The inflamed central nervous system drives the activation and rapid proliferation of Foxp3+ regulatory T cells

Richard A O'Connor, Katy H Malpass, Stephen M Anderton

Research output: Contribution to journalArticlepeer-review


Resolution of experimental autoimmune encephalomyelitis requires a large cohort of Foxp3(+) regulatory T cells (Tregs) within the CNS. In this study, we have used the passive transfer of murine experimental autoimmune encephalomyelitis using myelin-reactive T cells to study the development of this Treg response. Rapid proliferation of Tregs within the CNS (which is not seen in lymphoid organs) drives a switch in the balance of CNS proliferation from T effectors to Tregs, correlating with recovery. This proliferative burst drives a local over-representation of Vbeta8(+) Tregs in the CNS, indicative of an oligoclonal expansion. There is also evidence for a small, but detectable, myelin oligodendrocyte glycoprotein-reactive Treg component expanded without prior immunization. Furthermore, CNS-derived Tregs, taken during recovery, suppressed the proliferation of CNS-derived effectors in response to myelin oligodendrocyte glycoprotein. Under these conditions, Tregs could also limit the level of IFN-gamma production, but not IL-17 production, by CNS-derived effectors. These data establish the CNS as an environment that permits extensive Treg proliferation and are the first to demonstrate Treg expansion specifically within the tissues during the natural resolution of autoimmune inflammation.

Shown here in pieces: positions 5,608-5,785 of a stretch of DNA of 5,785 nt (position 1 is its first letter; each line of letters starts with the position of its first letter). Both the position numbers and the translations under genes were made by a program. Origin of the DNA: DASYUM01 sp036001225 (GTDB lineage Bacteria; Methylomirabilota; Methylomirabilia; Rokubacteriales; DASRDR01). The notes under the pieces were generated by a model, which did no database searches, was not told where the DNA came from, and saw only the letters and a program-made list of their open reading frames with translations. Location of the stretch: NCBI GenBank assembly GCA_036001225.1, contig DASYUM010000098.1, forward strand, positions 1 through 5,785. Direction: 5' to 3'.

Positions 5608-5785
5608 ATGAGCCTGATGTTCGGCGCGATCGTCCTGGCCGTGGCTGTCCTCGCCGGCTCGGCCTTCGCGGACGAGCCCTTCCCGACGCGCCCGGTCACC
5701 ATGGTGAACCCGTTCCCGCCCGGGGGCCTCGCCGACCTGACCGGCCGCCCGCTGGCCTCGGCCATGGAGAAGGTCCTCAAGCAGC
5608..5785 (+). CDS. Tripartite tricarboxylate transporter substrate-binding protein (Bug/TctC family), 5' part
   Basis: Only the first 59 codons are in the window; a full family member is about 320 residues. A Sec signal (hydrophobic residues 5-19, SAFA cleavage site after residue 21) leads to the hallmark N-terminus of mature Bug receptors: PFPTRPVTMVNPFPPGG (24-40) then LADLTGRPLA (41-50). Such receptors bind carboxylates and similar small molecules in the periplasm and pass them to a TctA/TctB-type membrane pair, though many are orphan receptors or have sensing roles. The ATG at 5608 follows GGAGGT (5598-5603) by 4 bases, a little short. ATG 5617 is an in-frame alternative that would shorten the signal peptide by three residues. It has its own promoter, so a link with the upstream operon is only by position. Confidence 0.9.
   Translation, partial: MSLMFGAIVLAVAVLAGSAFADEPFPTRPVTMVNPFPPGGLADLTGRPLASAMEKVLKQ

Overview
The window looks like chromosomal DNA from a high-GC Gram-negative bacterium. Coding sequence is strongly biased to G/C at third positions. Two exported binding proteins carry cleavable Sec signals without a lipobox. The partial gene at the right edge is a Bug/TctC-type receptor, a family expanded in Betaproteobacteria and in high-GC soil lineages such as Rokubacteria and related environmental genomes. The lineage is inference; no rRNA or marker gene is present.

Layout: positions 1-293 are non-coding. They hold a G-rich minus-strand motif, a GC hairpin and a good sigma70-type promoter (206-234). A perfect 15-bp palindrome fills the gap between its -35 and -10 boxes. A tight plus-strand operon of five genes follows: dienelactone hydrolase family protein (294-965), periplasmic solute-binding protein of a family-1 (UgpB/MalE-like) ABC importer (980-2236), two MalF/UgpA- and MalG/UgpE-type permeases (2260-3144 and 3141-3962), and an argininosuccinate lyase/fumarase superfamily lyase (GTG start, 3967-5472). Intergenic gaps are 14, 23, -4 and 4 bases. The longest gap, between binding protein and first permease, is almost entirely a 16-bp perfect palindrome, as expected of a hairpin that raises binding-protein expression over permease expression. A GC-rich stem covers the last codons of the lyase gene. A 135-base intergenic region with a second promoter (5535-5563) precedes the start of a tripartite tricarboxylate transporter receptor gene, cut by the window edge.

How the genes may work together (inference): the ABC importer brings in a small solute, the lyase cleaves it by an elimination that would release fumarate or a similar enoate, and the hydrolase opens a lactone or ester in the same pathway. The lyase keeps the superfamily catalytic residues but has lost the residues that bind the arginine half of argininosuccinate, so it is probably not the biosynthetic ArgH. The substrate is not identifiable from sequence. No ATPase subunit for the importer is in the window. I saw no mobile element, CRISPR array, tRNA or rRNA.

Original languageEnglish
Pages (from-to)958-66
Number of pages9
JournalJournal of Immunology
Issue number2
Publication statusPublished - 2007


  • Animals
  • Cell Proliferation
  • Central Nervous System
  • Encephalomyelitis, Autoimmune, Experimental
  • Flow Cytometry
  • Forkhead Transcription Factors
  • Immunization, Passive
  • Inflammation
  • Lymphocyte Activation
  • Mice
  • T-Lymphocyte Subsets
  • T-lymphocytes regulatory


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